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I watched a video on Youtube and read a few articles which say that human beings see 3D because we have two eyes. But does that mean when I close one of my eyes, I should see 2D? It doesn't happen so. Why am i still able to be understand depth? Would a person with one eye not be able to perceive depths?

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closed as off-topic by John Rennie, Kyle Kanos, user36790, Sebastian Riese, ACuriousMind Oct 28 '15 at 13:52

  • This question does not appear to be about physics within the scope defined in the help center.
If this question can be reworded to fit the rules in the help center, please edit the question.

  • $\begingroup$ When you close one eye you still have some depth perception because you have a reference already for what depth should be. If you were placed in a completely new, funhouse type environment with only one eye, you would be pretty messed up. So yes, a one eyed monster would only have depth perception from previous experience, and it would be poor. $\endgroup$ – Sponge Bob Oct 28 '15 at 7:10
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    $\begingroup$ I'm voting to close this question as off-topic because it's about one eyed monsters not physics $\endgroup$ – John Rennie Oct 28 '15 at 7:23
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    $\begingroup$ Humans aren't seeing three dimensionally under any circumstance. Stereoscopic vision gives us a limited amount of depth perception, though. Try to get your index fingers to touch while closing one eye... it's remarkably hard to get the distance right. $\endgroup$ – CuriousOne Oct 28 '15 at 7:24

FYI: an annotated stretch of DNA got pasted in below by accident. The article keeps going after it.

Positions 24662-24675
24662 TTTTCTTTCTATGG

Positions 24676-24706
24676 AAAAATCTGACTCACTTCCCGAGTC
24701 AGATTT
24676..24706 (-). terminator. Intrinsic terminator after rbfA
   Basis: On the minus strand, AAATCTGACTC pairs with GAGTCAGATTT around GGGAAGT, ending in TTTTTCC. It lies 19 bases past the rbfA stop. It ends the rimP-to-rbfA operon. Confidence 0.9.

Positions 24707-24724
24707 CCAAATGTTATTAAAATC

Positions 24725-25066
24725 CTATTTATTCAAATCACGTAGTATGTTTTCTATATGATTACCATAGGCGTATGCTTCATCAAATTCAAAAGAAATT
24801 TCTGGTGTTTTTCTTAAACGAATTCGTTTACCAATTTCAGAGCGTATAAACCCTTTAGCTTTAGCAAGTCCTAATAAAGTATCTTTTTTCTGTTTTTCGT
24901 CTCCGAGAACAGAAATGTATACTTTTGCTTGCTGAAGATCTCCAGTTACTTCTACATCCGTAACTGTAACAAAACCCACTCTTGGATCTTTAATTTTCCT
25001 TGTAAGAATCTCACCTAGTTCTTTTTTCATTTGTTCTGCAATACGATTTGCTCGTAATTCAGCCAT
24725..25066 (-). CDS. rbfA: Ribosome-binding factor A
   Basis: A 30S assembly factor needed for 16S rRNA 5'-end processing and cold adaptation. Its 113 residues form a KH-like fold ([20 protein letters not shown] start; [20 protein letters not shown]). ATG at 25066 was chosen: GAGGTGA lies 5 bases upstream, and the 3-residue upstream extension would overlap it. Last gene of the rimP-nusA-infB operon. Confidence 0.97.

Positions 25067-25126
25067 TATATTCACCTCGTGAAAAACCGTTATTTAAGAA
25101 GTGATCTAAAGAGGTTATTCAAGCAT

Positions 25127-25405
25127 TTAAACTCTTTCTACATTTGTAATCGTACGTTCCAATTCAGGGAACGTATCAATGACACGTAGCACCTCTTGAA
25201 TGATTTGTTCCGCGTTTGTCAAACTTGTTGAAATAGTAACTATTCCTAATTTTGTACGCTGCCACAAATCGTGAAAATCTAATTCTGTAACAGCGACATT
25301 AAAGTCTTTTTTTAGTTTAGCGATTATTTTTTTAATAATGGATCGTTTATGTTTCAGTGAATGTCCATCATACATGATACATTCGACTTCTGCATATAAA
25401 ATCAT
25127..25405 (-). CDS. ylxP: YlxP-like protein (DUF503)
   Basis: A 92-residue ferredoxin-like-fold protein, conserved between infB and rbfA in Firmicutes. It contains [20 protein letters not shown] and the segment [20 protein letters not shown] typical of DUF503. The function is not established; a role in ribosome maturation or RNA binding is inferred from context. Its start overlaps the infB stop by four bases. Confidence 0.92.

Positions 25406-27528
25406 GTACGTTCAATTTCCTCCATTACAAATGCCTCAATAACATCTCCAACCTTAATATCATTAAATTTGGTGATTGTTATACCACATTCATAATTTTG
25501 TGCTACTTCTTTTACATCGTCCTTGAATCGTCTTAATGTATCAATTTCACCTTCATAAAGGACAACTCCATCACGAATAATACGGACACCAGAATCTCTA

• $\begingroup$ Why not ask Terry Nation? $\endgroup$ – WetSavannaAnimal Oct 28 '15 at 7:28
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    $\begingroup$ This is certainly more about human visual perception than about physics and probably belongs somewhere like biology.se $\endgroup$ – RedGrittyBrick Oct 28 '15 at 10:18
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You can't understand depth as well with one eyed sight. But the "photogrammetry" (the process of inferring depth from images) done by our minds only partly depends on stereopsis (depth inference from images on taken at slightly different positions / in planes at slight angles). The mind subconsciously brings to bear all kinds of heuristics and rules it has learnt when processing images. For example, we know from experience roughly how big certain objects are: if we see a car in the distance, the mind knows that it is roughly 2 meters wide and four to five meters in length; an inference of distance to the object is clearly made from this information. The very fact that our minds do this and we can be consciously aware of these calculations if prompted in the right way is the reason behind the humor of this classic Gary Larson cartoon:

Gary Larson

On the African Savannahs where we evolved our sight, there are many "standard" lengths the mind can use like this to infer distance: trees and plants, well kenned landmarks and so on. Indeed just as the parallax method of measuring distances to stars (measuring of the angle subtended by 1AU through images taken six months apart) becomes less accurate with distance, gives out at about 300 light years distance and must be replaced by standard candles / redshift measurements, so too does our mind gives less weight to subconscious stereoscopic calculations and more weight to heuristics like the above. It would be an interesting psychological experiment to test the accuracy of depth perception of one eyed versus two eyed sight with distance: the advantage of two eyes over one would lessen with distance. I'm sure something like this has been done, but cannot find references to it right now.

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There are multiple clues to perceive 3D:

  • static sterovision with at least 2 point of view (i.e. depth information obtained via parallax, or disparity).